Doctoral Candidate, University of Pennsylvania
2018 to 2019
Diagnostic Clinics and the Problem of Human Defect in Progressive America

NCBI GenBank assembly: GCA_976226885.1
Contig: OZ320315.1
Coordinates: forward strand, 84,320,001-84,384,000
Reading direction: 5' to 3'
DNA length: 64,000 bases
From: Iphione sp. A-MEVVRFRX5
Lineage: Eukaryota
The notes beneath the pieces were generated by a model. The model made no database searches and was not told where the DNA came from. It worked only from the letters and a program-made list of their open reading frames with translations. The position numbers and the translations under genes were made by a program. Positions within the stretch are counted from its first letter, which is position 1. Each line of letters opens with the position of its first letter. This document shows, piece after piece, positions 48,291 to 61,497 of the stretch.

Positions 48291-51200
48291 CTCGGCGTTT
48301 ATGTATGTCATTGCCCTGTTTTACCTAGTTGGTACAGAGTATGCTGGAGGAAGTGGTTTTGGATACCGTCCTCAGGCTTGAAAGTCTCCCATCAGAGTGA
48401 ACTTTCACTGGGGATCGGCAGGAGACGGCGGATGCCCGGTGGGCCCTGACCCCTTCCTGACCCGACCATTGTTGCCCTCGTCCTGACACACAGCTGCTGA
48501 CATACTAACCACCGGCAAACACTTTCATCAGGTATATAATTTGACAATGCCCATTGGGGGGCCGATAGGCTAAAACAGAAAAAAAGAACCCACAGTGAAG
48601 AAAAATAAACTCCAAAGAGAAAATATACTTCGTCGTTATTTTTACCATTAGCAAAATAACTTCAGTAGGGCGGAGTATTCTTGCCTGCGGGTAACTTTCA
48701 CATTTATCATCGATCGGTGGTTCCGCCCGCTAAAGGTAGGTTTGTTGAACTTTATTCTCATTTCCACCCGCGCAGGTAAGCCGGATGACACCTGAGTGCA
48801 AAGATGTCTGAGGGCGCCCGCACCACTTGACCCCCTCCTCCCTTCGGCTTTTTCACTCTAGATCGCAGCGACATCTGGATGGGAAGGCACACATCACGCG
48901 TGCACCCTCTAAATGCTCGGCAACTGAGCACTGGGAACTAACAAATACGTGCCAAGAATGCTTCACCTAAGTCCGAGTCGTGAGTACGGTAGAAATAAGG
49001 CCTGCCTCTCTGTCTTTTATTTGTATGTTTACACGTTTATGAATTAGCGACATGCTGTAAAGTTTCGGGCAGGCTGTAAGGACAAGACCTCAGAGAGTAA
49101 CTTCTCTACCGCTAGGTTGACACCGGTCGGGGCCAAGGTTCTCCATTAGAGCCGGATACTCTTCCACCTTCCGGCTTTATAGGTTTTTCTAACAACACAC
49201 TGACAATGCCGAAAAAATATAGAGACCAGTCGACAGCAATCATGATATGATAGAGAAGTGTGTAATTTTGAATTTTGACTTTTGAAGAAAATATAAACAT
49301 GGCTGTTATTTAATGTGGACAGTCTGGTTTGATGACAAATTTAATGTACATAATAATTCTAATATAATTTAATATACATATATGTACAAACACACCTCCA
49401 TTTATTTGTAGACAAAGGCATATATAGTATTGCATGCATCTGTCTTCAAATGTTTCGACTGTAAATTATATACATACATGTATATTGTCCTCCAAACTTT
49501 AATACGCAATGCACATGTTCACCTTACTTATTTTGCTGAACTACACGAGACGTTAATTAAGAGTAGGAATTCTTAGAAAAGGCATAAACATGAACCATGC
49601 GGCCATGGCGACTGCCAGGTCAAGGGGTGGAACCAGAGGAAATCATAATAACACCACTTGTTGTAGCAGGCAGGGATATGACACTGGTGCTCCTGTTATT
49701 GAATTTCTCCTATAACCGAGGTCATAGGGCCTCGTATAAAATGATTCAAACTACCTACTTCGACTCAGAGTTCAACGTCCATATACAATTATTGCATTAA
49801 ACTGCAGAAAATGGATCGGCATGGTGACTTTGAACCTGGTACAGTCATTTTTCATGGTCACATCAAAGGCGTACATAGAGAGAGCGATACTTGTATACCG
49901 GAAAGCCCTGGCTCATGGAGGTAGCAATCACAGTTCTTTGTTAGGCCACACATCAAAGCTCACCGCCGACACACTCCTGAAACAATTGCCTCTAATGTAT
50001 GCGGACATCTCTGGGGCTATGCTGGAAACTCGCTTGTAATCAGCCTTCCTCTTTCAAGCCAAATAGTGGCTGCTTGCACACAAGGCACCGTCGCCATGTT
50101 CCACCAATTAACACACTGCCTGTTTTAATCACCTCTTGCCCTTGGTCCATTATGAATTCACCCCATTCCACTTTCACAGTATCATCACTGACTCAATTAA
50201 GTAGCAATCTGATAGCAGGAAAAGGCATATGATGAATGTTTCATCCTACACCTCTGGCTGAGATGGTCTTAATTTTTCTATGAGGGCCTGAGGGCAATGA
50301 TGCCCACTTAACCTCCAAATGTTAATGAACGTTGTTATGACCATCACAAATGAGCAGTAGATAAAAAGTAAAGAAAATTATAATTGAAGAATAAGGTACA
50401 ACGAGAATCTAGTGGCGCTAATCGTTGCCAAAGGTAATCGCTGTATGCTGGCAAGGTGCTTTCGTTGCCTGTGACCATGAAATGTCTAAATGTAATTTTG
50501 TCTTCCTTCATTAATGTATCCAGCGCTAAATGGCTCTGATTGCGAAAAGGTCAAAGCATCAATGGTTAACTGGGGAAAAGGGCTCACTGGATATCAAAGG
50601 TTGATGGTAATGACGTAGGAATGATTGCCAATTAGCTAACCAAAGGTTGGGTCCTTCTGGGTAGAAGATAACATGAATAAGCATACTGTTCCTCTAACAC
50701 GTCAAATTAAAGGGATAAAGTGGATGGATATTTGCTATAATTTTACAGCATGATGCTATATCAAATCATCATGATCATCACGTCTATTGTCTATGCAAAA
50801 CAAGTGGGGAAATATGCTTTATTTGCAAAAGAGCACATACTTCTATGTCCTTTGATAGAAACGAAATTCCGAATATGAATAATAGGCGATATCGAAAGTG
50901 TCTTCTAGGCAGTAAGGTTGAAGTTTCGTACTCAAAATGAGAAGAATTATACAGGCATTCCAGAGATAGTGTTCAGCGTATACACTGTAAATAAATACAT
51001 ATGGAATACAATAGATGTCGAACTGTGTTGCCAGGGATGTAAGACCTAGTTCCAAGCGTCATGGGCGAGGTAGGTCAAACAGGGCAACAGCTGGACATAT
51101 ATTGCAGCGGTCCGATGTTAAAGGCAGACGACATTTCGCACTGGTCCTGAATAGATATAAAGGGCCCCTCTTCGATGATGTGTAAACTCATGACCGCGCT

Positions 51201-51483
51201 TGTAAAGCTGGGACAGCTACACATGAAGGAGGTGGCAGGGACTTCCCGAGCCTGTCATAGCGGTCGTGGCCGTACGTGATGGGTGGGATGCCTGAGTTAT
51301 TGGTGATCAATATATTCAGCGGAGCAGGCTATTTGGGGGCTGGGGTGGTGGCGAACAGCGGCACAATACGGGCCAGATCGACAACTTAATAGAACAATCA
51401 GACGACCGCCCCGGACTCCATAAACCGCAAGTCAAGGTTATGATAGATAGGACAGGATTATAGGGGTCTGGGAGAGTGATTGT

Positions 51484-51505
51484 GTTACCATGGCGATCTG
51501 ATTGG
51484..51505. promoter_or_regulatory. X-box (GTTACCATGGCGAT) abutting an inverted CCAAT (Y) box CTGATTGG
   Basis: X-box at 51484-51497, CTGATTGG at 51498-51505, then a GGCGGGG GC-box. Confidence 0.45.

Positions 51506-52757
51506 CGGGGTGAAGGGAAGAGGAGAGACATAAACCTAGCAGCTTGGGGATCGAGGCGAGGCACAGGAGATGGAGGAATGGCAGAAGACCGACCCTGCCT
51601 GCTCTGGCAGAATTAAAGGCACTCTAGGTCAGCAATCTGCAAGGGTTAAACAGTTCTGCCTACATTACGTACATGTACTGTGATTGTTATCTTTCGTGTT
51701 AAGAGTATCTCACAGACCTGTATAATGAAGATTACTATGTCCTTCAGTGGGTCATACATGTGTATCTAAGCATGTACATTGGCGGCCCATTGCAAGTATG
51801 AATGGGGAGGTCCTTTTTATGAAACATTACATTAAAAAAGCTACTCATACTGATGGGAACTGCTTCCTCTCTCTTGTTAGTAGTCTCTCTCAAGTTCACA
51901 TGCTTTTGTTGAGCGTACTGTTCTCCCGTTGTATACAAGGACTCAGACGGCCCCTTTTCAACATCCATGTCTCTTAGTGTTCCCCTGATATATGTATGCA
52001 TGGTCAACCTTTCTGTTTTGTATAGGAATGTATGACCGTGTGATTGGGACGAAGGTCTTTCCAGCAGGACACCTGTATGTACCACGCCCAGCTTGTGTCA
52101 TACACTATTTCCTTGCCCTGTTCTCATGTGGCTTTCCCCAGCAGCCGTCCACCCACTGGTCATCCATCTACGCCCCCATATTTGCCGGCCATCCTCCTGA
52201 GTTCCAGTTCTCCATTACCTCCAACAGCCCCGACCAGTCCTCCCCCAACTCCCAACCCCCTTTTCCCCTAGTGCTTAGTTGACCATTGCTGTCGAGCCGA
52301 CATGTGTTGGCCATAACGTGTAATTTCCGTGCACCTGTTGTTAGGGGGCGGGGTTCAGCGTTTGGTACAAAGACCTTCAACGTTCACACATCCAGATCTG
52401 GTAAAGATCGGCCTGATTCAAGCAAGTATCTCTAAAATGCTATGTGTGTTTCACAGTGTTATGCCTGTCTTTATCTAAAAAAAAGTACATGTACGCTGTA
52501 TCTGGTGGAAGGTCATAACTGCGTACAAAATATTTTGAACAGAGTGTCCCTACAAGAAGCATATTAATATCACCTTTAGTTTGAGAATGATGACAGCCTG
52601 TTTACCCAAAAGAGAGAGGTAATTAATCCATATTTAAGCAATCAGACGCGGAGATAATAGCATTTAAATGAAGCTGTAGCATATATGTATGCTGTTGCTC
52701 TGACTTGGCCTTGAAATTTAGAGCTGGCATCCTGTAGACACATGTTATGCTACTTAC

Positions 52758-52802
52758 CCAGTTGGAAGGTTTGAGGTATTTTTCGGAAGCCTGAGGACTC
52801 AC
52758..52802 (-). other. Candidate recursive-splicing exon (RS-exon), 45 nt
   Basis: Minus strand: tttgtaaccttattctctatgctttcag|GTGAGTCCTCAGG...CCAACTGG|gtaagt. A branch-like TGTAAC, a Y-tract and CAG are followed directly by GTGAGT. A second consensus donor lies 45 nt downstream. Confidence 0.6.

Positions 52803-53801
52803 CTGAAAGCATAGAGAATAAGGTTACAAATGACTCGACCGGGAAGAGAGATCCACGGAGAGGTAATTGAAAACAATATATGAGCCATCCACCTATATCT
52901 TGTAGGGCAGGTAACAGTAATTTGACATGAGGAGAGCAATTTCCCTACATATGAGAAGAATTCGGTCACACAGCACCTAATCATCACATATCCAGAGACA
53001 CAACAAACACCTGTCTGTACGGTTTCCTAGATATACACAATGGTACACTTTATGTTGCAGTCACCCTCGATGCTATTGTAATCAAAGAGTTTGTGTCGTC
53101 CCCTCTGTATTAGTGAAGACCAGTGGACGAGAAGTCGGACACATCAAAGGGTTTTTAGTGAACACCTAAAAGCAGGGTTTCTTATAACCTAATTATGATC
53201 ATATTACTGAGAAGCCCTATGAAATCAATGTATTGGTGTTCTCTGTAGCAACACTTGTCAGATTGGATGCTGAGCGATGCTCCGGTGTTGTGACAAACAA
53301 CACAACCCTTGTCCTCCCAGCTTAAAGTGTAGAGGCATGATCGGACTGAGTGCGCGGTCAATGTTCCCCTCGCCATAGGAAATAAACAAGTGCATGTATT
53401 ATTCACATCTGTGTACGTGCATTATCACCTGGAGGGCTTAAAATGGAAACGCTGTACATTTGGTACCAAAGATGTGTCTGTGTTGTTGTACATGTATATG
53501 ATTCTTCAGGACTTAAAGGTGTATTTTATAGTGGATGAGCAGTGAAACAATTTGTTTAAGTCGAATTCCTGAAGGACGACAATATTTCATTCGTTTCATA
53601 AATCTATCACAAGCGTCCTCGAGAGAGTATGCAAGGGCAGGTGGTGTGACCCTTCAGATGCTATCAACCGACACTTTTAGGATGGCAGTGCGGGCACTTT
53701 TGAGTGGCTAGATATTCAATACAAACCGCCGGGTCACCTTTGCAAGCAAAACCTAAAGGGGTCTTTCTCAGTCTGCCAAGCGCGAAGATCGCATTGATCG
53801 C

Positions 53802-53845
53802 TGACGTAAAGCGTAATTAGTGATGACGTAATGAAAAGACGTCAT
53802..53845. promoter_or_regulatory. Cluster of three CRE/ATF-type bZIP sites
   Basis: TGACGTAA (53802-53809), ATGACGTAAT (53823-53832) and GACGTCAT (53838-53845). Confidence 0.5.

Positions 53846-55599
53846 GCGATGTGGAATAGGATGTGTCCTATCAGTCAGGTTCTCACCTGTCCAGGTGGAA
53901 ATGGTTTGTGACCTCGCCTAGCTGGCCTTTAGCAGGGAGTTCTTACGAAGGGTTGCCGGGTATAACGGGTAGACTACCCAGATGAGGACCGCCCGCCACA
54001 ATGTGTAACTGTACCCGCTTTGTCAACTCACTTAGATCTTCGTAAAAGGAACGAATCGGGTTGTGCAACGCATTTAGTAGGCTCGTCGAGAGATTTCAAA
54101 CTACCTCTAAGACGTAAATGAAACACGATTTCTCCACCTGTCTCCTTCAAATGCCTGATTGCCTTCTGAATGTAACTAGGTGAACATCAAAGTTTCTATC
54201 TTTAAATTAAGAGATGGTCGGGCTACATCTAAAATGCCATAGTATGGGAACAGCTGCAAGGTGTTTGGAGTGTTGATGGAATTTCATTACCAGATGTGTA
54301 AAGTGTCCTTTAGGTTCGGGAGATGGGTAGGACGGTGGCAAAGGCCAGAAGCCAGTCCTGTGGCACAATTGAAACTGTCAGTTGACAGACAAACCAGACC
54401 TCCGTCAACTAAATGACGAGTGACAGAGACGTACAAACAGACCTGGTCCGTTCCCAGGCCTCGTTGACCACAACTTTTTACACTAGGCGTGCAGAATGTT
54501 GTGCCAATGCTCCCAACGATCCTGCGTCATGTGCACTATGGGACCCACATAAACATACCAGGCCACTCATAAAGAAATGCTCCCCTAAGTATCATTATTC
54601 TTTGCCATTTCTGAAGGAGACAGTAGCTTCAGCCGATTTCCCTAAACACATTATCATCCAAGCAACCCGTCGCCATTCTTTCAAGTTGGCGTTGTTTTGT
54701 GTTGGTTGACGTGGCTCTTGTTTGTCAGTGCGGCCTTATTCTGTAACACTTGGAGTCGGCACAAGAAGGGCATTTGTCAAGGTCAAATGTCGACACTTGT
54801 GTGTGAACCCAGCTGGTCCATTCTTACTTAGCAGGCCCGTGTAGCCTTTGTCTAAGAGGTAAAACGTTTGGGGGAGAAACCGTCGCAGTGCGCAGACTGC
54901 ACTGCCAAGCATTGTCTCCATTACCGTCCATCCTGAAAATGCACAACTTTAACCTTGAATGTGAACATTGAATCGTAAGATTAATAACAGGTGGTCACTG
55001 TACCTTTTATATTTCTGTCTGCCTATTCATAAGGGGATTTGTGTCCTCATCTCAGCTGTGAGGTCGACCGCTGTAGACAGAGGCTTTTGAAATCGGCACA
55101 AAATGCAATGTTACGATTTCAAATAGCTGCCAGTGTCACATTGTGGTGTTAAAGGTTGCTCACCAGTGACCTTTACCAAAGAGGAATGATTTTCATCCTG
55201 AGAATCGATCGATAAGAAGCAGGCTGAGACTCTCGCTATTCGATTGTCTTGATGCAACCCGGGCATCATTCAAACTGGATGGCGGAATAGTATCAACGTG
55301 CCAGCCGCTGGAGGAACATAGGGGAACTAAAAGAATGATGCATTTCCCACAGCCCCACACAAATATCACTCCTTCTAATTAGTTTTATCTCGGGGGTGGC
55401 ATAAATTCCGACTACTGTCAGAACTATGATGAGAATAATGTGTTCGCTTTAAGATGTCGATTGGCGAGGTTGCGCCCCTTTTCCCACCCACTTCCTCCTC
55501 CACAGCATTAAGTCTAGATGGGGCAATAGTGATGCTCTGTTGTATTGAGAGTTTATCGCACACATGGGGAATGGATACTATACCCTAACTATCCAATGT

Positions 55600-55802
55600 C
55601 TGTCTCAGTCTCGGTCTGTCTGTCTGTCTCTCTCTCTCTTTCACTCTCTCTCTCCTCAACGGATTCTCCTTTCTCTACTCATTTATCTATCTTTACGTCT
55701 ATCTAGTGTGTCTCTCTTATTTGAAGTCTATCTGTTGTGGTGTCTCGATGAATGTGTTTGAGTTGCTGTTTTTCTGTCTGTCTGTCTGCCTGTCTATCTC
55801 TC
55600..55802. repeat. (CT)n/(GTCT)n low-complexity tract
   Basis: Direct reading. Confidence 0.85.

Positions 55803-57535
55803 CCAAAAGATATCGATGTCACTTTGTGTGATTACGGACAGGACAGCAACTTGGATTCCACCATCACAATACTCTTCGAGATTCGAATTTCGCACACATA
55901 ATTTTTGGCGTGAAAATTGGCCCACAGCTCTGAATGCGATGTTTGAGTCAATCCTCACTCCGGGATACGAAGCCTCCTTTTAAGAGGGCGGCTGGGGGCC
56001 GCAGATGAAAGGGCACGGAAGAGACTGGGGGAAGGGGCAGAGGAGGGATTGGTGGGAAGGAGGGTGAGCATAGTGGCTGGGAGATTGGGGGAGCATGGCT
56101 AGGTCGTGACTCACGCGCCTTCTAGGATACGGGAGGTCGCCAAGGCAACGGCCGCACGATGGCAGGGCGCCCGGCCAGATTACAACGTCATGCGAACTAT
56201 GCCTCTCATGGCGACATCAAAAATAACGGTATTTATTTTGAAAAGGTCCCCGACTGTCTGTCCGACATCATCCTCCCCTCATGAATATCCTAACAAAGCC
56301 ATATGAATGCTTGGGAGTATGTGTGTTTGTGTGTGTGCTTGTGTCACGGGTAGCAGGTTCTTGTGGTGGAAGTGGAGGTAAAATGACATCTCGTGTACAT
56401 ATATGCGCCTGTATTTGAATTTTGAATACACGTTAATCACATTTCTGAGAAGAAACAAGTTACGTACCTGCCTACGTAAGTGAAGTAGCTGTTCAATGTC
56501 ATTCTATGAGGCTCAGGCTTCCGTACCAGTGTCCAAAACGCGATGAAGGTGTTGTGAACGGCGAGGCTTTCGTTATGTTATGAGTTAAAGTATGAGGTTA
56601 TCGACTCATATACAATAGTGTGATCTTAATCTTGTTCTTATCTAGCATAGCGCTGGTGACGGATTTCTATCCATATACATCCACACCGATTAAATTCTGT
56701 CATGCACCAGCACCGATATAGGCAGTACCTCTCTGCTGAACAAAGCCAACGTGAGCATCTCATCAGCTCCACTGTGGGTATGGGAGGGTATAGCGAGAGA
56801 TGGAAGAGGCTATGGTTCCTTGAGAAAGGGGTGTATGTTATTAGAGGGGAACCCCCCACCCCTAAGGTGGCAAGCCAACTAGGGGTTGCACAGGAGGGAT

In the early twentieth century, psycho-medical experts established a network of diagnostic clinics to sort America’s children into the categories of normal, curably abnormal, and incurably defective. Focusing on the years 1890-1925, my dissertation examines how these clinics created contested categories of diagnosis that institutionalized thousands of Americans. The question of which human characteristics were mutable—and which were not—lay at the heart of this process. Experts, patients, and parents’ notions of curability varied widely and changed over time alongside eugenic ideas. Progressive optimism relied upon excluding unruly bodies, minds, and behaviors that might stand in the way of reform’s success, yet popular and personal understandings of physical, mental, and moral defects rendered this exclusionary vision unstable and incomplete. My dissertation explores how families both resisted and participated in diagnostic processes, demonstrating the tension between progressivism’s vision for society and laypeople’s hopes for themselves and their families.